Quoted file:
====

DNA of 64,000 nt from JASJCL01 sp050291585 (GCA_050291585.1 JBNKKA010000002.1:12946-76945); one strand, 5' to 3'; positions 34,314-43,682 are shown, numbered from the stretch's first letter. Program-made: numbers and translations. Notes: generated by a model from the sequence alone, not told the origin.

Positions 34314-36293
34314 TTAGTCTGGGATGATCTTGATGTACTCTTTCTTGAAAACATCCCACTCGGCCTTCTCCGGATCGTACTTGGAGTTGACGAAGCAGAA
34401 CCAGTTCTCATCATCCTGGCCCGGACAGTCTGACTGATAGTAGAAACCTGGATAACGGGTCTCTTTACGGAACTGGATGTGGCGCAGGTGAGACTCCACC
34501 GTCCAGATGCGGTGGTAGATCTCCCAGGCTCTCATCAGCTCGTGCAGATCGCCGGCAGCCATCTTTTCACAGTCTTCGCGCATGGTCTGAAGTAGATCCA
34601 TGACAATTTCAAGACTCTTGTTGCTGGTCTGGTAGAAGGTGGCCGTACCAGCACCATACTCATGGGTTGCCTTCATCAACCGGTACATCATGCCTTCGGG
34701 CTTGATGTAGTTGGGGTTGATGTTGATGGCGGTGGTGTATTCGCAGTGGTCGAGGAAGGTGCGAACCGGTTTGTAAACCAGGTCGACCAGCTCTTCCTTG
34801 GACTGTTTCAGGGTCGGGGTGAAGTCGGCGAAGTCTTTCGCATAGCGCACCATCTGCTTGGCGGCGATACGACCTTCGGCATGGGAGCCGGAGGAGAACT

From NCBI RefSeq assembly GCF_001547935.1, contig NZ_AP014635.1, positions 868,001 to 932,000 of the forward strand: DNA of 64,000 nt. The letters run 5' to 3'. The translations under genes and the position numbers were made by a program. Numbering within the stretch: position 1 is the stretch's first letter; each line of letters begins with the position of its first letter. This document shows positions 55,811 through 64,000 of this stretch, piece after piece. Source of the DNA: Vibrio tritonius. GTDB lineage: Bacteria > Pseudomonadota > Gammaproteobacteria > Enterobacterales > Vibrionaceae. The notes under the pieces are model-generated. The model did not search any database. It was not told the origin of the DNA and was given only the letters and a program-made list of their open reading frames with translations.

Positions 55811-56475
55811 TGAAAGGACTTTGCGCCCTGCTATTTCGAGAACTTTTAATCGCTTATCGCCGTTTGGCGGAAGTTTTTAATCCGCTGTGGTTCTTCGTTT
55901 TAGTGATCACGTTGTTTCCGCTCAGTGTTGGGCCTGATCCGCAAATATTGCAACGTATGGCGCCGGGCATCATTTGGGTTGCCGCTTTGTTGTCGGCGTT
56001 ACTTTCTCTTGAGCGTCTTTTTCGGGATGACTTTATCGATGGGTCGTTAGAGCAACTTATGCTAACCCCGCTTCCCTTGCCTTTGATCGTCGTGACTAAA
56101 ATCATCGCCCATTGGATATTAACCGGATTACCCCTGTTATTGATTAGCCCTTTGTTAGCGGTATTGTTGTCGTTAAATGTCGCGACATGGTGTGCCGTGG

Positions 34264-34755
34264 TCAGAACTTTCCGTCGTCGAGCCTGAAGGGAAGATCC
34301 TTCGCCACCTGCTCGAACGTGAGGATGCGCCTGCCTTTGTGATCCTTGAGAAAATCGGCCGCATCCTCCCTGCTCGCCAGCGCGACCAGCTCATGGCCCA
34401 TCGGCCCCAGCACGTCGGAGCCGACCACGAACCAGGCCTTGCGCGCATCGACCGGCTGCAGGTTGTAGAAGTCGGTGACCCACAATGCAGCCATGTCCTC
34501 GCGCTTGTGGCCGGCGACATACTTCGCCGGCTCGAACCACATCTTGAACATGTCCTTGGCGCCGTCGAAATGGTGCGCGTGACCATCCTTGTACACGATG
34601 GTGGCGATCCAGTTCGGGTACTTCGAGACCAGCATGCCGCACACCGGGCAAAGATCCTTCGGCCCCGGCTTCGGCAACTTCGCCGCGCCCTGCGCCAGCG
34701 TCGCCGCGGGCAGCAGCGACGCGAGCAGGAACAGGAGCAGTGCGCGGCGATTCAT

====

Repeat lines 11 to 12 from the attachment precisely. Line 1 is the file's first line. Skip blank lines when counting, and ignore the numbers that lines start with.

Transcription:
55811 TGAAAGGACTTTGCGCCCTGCTATTTCGAGAACTTTTAATCGCTTATCGCCGTTTGGCGGAAGTTTTTAATCCGCTGTGGTTCTTCGTTT
55901 TAGTGATCACGTTGTTTCCGCTCAGTGTTGGGCCTGATCCGCAAATATTGCAACGTATGGCGCCGGGCATCATTTGGGTTGCCGCTTTGTTGTCGGCGTT